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      Putin Wants To Be Business Friendly Using the Chinese Model

      Speaking at an economic forum in his home town of St. Petersburg, Putin announced that Russian attitudes on free enterprise are evolving.
      By Amiel Ungar
      First Publish: 6/24/2012, 8:41 AM

      Putin at forum
      Putin at forum
      Reuters

      Shortly after his return from Mexico from the G 20 summit, Russian president Vladimir Putin presided over the opening of the St. Petersburg International Economic Forum (SPIEF).

      This was a way for Putin to signal that the old global architecture will be increasingly supplanted by new organizations - unless the new players were given greater influence in international economics. For example, the BRICS countries (Brazil, Russia, India, China and South Africa) were willing to pump in $75 billion to the IMF, but expected greater voting rights.

      He also effectively blamed the United States for the global economic crisis, whose roots are "the petty populism of the politicians and the unrestrained fiscal speculation" that had manifested itself in the US.

      The Russian president claimed that he wanted to make his country more business friendly. He expressed confidence that, thanks to a government in whiich the people have confidence (namely his own),  the Russian prejudice against free enterprise, hardened after the collapse of the Soviet Union and the enrichment of a few well-placed individuals, was now weakening.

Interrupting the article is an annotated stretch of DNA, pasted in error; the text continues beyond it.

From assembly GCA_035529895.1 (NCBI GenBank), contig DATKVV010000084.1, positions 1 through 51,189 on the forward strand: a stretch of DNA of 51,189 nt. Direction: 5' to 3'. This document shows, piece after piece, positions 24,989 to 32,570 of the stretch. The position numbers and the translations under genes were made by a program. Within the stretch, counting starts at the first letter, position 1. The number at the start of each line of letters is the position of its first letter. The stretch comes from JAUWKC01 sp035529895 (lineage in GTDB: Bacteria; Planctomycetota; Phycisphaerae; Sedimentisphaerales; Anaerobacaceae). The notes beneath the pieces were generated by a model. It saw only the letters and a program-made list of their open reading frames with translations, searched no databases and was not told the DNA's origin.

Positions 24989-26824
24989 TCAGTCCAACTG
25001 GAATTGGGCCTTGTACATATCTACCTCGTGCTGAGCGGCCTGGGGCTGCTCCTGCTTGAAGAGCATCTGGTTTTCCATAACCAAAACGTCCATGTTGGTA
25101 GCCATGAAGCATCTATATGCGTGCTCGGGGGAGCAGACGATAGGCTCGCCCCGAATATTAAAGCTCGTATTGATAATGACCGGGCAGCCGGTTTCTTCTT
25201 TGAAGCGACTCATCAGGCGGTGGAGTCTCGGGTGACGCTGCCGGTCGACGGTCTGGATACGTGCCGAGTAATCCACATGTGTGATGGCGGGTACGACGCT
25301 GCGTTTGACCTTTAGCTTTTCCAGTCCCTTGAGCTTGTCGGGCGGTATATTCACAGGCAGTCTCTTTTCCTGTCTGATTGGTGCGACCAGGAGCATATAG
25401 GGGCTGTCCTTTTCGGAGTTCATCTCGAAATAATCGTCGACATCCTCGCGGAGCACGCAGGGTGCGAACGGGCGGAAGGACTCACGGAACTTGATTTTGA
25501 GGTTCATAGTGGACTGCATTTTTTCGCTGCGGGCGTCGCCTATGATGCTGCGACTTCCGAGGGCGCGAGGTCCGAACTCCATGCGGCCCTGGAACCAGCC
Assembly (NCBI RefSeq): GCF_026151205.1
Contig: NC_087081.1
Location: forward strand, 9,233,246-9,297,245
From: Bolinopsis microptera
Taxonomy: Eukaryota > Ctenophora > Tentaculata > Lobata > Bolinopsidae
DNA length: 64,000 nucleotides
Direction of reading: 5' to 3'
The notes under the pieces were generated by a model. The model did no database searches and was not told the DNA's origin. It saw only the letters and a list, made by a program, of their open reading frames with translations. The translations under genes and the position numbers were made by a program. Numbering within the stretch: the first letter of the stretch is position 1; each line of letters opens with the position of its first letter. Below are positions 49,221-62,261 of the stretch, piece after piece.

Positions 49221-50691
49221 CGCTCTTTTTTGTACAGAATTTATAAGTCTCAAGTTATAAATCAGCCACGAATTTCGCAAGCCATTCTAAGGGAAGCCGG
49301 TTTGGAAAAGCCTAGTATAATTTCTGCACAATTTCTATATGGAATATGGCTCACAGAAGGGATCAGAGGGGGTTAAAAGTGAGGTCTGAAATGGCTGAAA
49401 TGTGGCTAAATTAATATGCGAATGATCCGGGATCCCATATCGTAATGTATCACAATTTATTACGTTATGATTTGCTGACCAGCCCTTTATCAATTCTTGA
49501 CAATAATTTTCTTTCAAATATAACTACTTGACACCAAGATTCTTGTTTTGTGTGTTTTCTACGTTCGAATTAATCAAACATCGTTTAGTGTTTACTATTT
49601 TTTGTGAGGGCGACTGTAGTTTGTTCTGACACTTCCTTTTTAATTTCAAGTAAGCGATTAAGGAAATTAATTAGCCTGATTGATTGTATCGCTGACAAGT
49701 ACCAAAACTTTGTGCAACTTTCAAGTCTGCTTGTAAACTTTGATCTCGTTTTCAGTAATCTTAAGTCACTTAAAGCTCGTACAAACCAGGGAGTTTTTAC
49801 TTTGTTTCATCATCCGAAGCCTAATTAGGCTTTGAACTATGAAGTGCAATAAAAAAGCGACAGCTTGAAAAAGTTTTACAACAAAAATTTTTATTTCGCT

Putin appointed Boris Titov, a business lobbyist, as ombudsman for entrepreneurs' rights in Russia, to emphasize that the regime will protect free enterprise.

      "This situation must somehow be changed. The vast majority of citizens must understand with their heart, soul and mind that a country’s locomotive is private initiative."

      Business has been deterred by the lack of transparency and the absence of legal safeguards in Russia. Putin, a big believer in the Chinese mode,l apparently thinks that he can replicate that Chinese model in Russia and make Russia business-friendly without releasing his hold on political power.

      Another important announcement at the forum was that Russia intended to cap oil prices in drawing up its budget. The years of increasing oil prices have made Russian legislators profligate in their spending and have further accentuated the fact that Russia is too dependent on oil exports.

      Putin is undoubtedly looking over his shoulder at the increasing development of shale oil and the fact that the US will soon be energy independent, releasing the huge quantities that it had to import in the past onto the world market. The new budget rules will help wean Russia off its current petroleum-based economy.